rangek = range(K)
        if N < C:
            raise NotImplemented
        else:
            tmp = empty([N], float)
            for j in range(C):
                for k in rangek:
                    subtract(A[:,k], B[j,k], tmp)
                    tmp **= 2
                    d[:,j] += tmp
                sqrt(d[:,j], d[:,j])
        return d


>
>  
>
>>Regards,
>>
>>Sebastian.
>>
>>On 6/19/06, Alan G Isaac <aisaac at american.edu> wrote:
>> 
>>
>>    
>>
>>>On Sun, 18 Jun 2006, Tim Hochberg apparently wrote:
>>>
>>>   
>>>
>>>      
>>>
>>>>Alan G Isaac wrote:
>>>>     
>>>>
>>>>        
>>>>
>>>>>On Sun, 18 Jun 2006, Sebastian Beca apparently wrote:
>>>>>       
>>>>>
>>>>>          
>>>>>
>>>>>>def dist():
>>>>>>d = zeros([N, C], dtype=float)
>>>>>>if N < C: for i in range(N):
>>>>>>xy = A[i] - B d[i,:] = sqrt(sum(xy**2, axis=1))
>>>>>>return d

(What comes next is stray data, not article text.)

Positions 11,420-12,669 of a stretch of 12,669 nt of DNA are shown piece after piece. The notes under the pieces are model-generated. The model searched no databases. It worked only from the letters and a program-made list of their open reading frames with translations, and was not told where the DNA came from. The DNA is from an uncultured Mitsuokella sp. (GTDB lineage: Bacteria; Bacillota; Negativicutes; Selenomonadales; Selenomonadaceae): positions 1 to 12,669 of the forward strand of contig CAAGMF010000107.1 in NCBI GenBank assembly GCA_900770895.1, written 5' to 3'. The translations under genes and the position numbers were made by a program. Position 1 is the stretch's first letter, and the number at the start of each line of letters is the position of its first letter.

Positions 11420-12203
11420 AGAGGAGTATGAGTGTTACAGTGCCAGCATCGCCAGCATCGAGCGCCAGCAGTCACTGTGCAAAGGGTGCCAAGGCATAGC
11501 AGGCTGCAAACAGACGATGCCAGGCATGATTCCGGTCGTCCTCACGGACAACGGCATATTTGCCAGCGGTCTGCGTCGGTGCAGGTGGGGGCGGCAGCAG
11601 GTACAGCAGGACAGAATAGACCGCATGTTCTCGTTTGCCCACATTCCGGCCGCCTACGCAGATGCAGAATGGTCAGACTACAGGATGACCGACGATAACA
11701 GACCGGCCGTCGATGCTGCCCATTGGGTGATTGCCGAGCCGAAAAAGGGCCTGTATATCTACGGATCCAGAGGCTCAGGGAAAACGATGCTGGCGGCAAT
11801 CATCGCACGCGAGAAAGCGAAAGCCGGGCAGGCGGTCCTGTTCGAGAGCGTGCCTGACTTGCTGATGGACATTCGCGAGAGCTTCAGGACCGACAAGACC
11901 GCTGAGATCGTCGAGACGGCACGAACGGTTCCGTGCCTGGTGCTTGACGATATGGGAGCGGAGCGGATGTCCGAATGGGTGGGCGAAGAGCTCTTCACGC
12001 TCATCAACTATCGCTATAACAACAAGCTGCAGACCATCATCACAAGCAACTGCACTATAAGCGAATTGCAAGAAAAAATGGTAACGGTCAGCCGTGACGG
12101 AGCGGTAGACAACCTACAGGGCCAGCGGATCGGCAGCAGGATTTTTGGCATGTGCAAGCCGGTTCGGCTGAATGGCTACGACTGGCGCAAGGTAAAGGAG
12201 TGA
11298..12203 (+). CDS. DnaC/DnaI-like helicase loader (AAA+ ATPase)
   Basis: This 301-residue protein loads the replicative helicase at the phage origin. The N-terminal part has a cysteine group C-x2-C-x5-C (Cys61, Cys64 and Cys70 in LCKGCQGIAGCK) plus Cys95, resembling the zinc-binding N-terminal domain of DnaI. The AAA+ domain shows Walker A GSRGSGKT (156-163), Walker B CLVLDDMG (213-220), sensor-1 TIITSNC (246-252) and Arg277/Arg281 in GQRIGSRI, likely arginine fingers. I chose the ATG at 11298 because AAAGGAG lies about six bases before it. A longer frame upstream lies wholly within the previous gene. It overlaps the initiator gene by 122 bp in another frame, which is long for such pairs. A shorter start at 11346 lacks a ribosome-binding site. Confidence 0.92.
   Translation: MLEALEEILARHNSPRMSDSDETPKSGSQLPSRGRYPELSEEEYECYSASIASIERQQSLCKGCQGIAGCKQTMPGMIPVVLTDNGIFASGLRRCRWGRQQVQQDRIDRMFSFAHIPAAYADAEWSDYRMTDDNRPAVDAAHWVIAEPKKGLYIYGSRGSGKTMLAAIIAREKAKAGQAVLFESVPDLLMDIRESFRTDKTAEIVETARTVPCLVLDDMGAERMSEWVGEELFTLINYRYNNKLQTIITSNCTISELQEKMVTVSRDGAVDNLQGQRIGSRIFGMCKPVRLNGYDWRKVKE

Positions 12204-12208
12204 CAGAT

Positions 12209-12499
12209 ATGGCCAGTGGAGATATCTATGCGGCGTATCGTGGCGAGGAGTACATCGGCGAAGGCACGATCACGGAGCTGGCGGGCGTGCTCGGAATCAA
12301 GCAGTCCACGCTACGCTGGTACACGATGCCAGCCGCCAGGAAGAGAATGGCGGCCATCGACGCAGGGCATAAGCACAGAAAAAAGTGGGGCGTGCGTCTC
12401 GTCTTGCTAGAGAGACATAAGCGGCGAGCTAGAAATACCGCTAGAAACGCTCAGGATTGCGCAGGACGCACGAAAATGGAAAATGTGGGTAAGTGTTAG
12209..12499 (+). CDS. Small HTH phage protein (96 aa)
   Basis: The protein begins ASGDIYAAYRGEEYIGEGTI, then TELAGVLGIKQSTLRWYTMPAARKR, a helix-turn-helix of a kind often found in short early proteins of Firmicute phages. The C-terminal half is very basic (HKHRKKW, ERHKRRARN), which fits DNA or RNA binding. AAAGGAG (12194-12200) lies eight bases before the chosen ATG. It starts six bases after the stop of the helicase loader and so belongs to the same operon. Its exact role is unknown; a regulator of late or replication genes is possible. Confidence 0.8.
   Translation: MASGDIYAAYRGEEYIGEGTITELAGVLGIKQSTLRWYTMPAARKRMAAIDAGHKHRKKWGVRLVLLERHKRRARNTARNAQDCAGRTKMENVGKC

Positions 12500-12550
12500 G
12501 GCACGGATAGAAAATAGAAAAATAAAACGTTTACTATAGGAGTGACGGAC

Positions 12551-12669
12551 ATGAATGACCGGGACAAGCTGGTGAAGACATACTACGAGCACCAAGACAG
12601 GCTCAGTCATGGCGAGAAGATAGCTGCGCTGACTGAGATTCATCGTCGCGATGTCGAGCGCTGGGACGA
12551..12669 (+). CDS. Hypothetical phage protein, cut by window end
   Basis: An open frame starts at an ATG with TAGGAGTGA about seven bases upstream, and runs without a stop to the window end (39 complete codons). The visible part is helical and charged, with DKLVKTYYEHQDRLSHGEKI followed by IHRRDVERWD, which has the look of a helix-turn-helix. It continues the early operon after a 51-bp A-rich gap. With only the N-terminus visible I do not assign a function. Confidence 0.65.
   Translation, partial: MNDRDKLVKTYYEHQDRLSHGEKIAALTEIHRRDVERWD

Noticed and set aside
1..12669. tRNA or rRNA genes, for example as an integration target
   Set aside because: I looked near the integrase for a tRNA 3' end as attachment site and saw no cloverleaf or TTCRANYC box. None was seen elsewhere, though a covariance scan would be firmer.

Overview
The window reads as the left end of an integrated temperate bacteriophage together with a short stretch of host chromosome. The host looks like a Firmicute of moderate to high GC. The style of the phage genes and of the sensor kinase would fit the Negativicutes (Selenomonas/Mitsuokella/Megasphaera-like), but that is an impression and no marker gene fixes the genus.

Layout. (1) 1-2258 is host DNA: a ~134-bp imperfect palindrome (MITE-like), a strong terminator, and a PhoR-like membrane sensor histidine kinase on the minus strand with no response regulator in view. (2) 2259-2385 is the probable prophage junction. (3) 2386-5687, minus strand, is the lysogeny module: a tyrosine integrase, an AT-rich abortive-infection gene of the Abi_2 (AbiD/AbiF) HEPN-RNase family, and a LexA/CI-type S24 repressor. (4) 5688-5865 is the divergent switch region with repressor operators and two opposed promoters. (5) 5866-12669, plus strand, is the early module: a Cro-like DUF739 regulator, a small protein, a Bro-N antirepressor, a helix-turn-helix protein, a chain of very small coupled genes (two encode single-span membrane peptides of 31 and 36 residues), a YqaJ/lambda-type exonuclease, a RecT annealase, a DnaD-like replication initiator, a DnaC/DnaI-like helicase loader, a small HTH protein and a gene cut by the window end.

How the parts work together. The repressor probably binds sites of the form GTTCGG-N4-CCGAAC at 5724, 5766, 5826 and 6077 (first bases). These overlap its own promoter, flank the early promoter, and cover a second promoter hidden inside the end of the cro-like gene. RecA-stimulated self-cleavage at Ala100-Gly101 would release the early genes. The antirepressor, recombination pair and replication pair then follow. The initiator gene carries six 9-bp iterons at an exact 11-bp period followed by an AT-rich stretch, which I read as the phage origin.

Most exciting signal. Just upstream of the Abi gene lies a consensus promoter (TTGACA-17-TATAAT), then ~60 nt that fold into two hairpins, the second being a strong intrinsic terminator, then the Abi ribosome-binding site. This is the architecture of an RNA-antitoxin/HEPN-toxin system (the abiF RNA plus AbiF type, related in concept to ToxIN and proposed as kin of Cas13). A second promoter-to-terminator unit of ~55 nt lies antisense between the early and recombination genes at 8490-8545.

>>>>>>else:
>>>>>>for j in range(C):
>>>>>>xy = A - B[j] d[:,j] = sqrt(sum(xy**2, axis=1))
>>>>>>return d
>>>>>>         
>>>>>>
>>>>>>            
>>>>>>
>>>>>But that is 50% slower than Johannes's version:
>>>>>       
>>>>>
>>>>>def dist_loehner1():
>>>>>      d = A[:, newaxis, :] - B[newaxis, :, :]
>>>>>      d = sqrt((d**2).sum(axis=2))
>>>>>    return d
>>>>>       
>>>>>
>>>>>          
>>>>>
>>>>Are you sure about that? I just ran it through timeit, using Sebastian's
>>>>array sizes and I get Sebastian's version being 150% faster. This
>>>>could well be cache size dependant, so may vary from box to box, but I'd
>>>>expect Sebastian's current version to scale better in general.
>>>>     
>>>>
>>>>        
>>>>
>>>No, I'm not sure.
>>>Script attached bottom.
>>>Most recent output follows:
>>>for reasons I have not determined,